Mother and children, Salima, Malawi, April 2011

Malawi leads the developing world as the first to propose an approach to prevention of mother to child transmission (PMTCT) of HIV that addresses the health of the mother. Recently my MSH colleague Erik Schouten and his colleagues in Malawi wrote a commentary in the Lancet about Malawi’s innovative, public health approach to PMTCT. Malawi calls its model “B+” because it complements the World Health Organization’s (WHO) B option, whereby a mother’s CD4 cell count, a measure of the volume of HIV circulating in her blood, determines her eligibility for lifelong antiretroviral therapy (ART).

I’d like to call attention to an important set of articles in the recent HIV/AIDS themed issue of The Lancet. Erik Schouten of Malawi Basic Support for Institutionalizing Child Survival (BASICS) has published a commentary (free registration required) about Malawi’s push to be the first country to implement a “B+” approach to reducing mother to child transmission.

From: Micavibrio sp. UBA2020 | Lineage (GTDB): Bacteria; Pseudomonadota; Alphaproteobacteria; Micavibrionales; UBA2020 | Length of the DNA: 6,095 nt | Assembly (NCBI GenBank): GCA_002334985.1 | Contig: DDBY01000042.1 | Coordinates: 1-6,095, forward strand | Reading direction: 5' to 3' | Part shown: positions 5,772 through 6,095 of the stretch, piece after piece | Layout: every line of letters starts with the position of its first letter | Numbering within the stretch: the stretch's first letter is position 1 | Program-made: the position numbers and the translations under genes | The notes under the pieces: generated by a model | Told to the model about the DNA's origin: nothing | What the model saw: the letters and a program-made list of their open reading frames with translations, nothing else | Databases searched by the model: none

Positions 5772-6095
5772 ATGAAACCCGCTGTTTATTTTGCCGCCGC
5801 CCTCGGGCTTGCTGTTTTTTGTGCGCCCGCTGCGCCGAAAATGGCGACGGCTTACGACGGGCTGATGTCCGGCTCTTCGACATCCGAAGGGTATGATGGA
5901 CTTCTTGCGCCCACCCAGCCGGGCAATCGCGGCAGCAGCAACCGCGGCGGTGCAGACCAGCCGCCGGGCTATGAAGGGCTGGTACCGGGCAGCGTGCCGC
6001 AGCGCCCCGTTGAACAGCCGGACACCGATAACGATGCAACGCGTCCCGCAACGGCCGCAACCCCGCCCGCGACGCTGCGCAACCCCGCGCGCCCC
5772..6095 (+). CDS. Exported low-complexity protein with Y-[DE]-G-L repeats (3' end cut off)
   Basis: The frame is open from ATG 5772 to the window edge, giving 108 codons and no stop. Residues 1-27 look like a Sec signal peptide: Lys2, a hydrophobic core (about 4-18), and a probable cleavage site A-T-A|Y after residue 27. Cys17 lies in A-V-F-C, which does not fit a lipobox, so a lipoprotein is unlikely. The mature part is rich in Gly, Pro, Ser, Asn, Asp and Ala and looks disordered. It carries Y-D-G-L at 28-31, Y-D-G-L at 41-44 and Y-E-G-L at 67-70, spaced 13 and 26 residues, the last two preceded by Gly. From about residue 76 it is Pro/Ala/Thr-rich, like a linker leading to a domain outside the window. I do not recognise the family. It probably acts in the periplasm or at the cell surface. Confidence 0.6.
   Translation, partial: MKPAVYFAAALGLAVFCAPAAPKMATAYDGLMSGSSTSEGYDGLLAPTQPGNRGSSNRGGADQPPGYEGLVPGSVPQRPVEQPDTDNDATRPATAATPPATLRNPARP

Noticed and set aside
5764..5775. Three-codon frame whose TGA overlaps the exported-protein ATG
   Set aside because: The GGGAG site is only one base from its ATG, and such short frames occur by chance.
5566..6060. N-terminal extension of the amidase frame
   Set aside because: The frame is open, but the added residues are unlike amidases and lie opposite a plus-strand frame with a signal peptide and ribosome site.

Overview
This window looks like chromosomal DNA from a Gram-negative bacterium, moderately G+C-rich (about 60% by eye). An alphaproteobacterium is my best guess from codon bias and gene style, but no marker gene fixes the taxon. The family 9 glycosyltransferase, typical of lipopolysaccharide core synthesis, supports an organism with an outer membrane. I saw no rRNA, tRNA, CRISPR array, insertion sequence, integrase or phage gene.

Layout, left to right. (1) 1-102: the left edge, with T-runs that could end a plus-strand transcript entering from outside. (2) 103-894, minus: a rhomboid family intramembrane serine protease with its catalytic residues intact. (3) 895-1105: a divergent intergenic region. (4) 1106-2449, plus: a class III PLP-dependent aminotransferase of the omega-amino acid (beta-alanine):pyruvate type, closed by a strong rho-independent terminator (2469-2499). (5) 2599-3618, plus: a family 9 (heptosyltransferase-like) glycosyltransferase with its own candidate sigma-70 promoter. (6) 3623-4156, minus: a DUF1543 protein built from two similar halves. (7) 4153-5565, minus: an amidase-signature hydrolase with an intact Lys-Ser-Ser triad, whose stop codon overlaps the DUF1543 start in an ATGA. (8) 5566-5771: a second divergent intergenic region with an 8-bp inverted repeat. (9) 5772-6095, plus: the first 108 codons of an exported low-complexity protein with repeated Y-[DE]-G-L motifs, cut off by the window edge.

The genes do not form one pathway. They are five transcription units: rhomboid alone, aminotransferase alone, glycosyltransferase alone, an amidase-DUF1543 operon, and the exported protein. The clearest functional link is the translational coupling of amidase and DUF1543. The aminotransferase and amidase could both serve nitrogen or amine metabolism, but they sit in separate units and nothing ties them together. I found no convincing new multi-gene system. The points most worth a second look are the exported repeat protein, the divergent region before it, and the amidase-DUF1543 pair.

Yesterday the results of HIV Prevention Trials Network (HPTN) 052, a clinical trial funded by the National Institutes for Health, offered definitive proof of what we have long suspected---that treating HIV infected persons substantially reduces the risk of transmitting HIV to uninfected persons.

This is FANTASTIC news and offers very convincing evidence that, at least for heterosexual discordant couples (the study was not able to enroll significant numbers of gay men), if the infected person is on ART, the uninfected partner is protected. And more broadly, it offers significant evidence that treatment is indeed highly effective in preventing transmission of HIV. This can reasonably be described as a “game changer” with respect to how we think about HIV prevention, care, and treatment. We used to talk about “treatment as prevention,” but now we can say “treatment IS prevention.”

Read the UNAIDS report here.


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